The film was made for HBO, the US cable channel, and aired in full for the first time on the first anniversary of Katrina. A month later it won three awards at the Venice Film Festival. Its UK premiere was spread over two nights on BBC 4 last month.

Other documentary makers have chosen a narrower focus. For more than a year before Katrina, novice New Orleans filmmakers Vincent Morelli and Jason Berry had been making a documentary about the city’s dysfunctional public school system. When disaster struck, they were ideally placed to tell one of the storm’s most important background stories: how failed schools fed the cycle of poverty and crime revealed as the city flooded. Left Behind seeks to explain why New Orleans had some of the worst schools in the industrialised world, with drop-out rates up to 70 per cent and education standards below those of Kenya and Zimbabwe.

The film follows three teenage African-American boys through their final year at an inner-city school. Each shows flashes of untapped intelligence and unfocused ambition, but the odds are against them - their broken homes and unruly, dilapidated schools offer little respite from the guns, drugs and gangs that dominate their neighbourhoods. Denied permission to film inside school, the filmmakers smuggle a hidden camera into class with the students. The pictures show a teacher making a vulgar gesture to his out-of-control class and karate-kicking a student.

Just as telling is footage from meetings of the city’s school board, where members feud over control of its $500m budget and resist proposals for reform. By showing how New Orleans has short-changed its young people through years of corruption, mismanagement and racial division, the film exposes the rotten political culture behind many of the city’s social ills.

Left Behind is a low-budget, rough-edged documentary filmed with a digital video camera and edited on a laptop in a coffee shop. Without Katrina, it would have struggled to gain an audience beyond New Orleans. But, by putting the city’s problems on the national agenda, the disaster has given Morrelli and Berry a chance to project their story more widely.

It was also helped by such collaborators as the linguist and political activist Noam Chomsky and the rapper Ice T, who provide trenchant commentaries on race and poverty. The film has so far been limited to three sell-out cinema screenings in New Orleans, but film-festival slots are being lined up and national television channels are showing interest, says Morrelli. Securing a distribution deal was less challenging for Leslie Woodhead, one of Britain’s leading documentary makers. A lifelong jazz fan, Woodhead won backing from the BBC and Robert Redford’s Sundance Channel to make a film about saving New Orleans’ musical heritage. Saving Jazz tells the story of Herman Leonard, a legendary 83-year-old jazz photographer whose archive was damaged by the floods.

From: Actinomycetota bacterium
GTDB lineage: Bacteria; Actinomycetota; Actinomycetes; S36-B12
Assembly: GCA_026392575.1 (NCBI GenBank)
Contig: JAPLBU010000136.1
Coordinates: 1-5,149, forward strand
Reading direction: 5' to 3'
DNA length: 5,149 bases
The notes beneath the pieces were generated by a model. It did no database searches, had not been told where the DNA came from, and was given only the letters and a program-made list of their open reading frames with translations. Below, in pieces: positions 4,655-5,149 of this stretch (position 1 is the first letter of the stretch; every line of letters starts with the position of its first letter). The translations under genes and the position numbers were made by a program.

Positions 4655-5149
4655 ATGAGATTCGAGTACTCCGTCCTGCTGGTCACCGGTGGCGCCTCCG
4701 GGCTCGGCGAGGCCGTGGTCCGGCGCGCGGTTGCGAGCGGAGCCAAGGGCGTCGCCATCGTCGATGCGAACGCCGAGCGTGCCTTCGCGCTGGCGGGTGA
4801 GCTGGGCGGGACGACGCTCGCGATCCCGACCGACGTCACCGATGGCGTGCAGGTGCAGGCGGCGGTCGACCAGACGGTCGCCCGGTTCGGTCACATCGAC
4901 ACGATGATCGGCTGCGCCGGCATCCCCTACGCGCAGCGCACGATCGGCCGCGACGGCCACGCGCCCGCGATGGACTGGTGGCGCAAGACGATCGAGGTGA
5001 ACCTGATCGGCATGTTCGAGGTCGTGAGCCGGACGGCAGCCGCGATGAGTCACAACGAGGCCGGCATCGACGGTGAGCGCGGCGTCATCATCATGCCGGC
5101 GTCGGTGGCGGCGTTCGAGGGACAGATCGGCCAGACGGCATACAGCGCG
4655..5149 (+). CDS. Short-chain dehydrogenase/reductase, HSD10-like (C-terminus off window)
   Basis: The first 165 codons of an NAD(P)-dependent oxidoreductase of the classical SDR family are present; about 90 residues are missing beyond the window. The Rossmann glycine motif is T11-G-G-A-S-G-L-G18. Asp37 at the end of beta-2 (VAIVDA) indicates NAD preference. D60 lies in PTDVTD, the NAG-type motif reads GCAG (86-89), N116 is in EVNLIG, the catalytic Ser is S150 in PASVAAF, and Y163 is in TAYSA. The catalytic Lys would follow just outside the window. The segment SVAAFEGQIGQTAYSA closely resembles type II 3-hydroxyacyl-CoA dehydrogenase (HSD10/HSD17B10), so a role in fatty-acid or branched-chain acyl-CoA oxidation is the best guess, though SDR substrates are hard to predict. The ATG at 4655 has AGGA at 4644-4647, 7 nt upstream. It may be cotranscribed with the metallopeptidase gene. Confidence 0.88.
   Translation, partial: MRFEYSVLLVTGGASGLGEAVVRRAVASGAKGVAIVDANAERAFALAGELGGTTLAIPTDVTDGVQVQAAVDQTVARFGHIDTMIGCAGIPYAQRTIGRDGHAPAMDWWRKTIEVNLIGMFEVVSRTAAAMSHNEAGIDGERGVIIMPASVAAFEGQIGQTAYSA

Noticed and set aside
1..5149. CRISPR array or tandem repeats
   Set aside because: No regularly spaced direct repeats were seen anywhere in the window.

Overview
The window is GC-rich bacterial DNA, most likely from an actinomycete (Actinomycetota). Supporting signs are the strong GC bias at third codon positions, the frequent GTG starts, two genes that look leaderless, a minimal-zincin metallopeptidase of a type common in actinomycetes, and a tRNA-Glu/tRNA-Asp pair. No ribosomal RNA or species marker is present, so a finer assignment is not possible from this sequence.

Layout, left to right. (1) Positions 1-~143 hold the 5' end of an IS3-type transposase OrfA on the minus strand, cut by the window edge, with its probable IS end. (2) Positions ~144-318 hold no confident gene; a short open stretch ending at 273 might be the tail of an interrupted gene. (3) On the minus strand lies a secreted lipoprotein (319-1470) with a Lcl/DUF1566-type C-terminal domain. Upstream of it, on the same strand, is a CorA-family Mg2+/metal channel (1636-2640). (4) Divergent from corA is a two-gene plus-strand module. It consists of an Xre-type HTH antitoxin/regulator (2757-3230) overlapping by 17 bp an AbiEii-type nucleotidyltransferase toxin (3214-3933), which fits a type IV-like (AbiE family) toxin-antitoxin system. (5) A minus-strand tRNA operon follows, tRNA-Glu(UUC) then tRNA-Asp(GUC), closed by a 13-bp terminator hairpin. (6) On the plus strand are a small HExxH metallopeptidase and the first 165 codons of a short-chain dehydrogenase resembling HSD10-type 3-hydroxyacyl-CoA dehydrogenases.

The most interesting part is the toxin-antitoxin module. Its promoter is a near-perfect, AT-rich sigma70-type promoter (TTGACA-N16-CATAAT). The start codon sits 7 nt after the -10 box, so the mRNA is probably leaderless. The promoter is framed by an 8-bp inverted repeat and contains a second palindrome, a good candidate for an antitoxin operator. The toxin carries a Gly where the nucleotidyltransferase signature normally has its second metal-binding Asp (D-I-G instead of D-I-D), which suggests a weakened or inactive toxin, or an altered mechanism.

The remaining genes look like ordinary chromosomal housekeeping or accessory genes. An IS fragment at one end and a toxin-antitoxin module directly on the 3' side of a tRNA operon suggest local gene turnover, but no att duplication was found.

Another contribution comes from Greg MacGillivray, who made the Imax film Everest and who was shooting an Imax movie about Louisiana’s vanishing wetlands when Katrina struck. Originally intended as a warning about how loss of the region’s swampy ecosystem was putting New Orleans in peril, the film became a postmortem about how decades of human meddling had fatally weakened the city’s natural defences. With its images of airboats hurtling across wetlands, alligators playing beneath the water, and birds streaming across vivid sunsets, Hurricane on the Bayou reveals the fragility of the watery lands upon which New Orleans rests.

Finally, Walter Williams, a comedy writer-turned-documentary maker and New Orleans native, is making short films about returning evacuees, posting them on MrBill.Com, his website. Williams says the rush of filmmaking in New Orleans since Katrina offers hope that the city’s creative spirit survived the storm. Just as the music played by slaves in the city’s Congo Square still resonates in every note of modern jazz, Katrina provides a new layer of memories. “This city’s story,” he says, “is one of constant evolution and recovery from one setback after another.”

Andrew Ward is the FT’s Atlanta correspondent.
Copyright The Financial Times Limited 2007